An activist shareholder attempts to gain control of a company in order to pressure its management into making changes or replace its management outright.
American billionaire investor Carl Icahn is a well-known name among activist shareholders. He is known for buying large amounts of a company’s stock and then pressuring the company to make significant changes in order to increase the stock’s value.
They can buy or sell their stakes without warning, catching small investors by surprise.
They’re not always right.
This sounds like a good thing for shareholders, but it isn’t always. Here are some potential pros and cons to individual investors of having an activist investor involved.
An investor who owns a few hundred or even a few thousand shares doesn’t have much pull with management. Activist investors purchase (or short) a large enough percentage of a company’s shares to demand and get attention. They also get a fair amount of media attention and use it to air their grievances.
The company’s management and its board can’t ignore an activist.
Activists have the power to hold management’s feet to the fire and demand results. They will work hard to enhance stakeholder value.
Activist investors may have sound ideas about how management can use the company’s assets better, improve its operations, or enhance shareholder value.
Management may or may not be receptive to such ideas. However, the dialog could be productive of positive changes for the individual investor as well as the activist.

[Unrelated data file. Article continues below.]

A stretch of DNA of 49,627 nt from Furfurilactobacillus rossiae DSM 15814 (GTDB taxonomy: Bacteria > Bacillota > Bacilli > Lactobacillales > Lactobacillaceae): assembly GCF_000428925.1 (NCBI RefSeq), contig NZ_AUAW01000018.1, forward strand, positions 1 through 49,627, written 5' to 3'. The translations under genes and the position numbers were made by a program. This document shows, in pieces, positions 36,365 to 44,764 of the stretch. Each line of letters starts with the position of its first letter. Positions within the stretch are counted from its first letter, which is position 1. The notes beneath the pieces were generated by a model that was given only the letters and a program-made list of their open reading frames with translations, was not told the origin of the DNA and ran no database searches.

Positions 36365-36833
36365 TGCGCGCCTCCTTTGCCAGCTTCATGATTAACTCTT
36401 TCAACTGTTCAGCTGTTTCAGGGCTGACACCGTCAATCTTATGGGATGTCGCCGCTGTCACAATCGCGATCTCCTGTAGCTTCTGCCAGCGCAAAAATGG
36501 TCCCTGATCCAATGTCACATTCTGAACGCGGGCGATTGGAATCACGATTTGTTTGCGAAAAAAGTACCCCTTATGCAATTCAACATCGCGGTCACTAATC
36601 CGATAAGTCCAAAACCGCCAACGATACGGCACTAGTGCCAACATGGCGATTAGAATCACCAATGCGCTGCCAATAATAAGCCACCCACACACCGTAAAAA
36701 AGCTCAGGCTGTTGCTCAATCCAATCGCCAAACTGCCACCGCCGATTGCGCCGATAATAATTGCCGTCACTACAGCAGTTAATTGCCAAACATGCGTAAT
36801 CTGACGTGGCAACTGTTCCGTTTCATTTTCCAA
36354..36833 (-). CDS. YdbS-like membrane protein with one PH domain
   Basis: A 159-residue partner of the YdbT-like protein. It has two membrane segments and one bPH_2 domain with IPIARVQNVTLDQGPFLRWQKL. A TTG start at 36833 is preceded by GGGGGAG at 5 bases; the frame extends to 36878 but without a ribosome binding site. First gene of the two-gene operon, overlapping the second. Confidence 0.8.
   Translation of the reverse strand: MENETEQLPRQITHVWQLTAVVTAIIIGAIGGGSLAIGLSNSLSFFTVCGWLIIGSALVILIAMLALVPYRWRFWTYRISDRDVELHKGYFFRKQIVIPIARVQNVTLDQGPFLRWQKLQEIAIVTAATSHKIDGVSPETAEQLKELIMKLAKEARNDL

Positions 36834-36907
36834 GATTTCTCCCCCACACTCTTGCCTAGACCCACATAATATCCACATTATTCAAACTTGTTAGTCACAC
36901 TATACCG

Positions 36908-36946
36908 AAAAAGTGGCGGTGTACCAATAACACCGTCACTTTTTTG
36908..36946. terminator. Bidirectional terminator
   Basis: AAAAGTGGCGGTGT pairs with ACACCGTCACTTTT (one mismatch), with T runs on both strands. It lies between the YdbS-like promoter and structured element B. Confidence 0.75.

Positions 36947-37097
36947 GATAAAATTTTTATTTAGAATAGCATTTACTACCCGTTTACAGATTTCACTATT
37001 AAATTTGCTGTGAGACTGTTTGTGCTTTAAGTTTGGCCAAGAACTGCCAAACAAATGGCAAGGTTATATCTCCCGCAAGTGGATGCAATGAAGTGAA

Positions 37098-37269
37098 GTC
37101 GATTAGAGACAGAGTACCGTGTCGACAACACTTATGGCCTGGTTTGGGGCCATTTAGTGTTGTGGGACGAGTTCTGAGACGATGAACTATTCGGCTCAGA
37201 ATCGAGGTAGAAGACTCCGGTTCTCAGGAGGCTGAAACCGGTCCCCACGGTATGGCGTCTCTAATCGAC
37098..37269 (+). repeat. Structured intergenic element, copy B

Activists tend to snap up a big percentage of a company’s outstanding stock over a short period of time. Others will jump on the bandwagon in hopes of turning a tidy profit. This will push the stock price up and, by extension, benefit common shareholders in the short run.
Activists usually have very specific demands. As an example, in 2006, Trian Partners pushed for fast-food chain Wendy’s (NYSE:WEN) to spin-off its Tim Hortons (NYSE:THI) donut business to increase value. Some shareholders bought into the idea and the board agreed. The spin-off allowed Wendy’s to focus more on its core business and on competing with its rivals, including Burger King (NYSE:BKC) and McDonalds (NYSE:MCD).
When activists purchase large blocks of stock, the share price usually increases. If the activist decides it’s time to unload the shares, it can drop fast, catching smaller investors unprepared.
Don’t forget that activist investors act in their own interests, not yours.
Activists try to convince other shareholders and the media to buy into their agenda, but at the end of the day, they are looking out primarily for their own best interests. It would be wise for investors big and small to keep this possibility in mind when listening to an activist.
Many perceive activists as being smarter than the average investor. They have extensive experience, important industry contacts, and access to solid research.
However, activists aren’t always right. Their timing can be off, and they can and do sometimes lose money. At other times, their good ideas can take an extraordinarily long time to pan out. They can afford to wait it out.
Investors should keep this in mind when tempted to copy an activist’s buying or selling action.
Activists can be a fickle bunch. They may latch onto a position and hold it for years. If they can’t win a board seat or persuade the company to accept their agendas, they may bail at the drop of a hat.
In short, it’s important to note that activists may have a very different investment horizon from the average investor. And, they may be far more willing and able to accept a loss on their bets.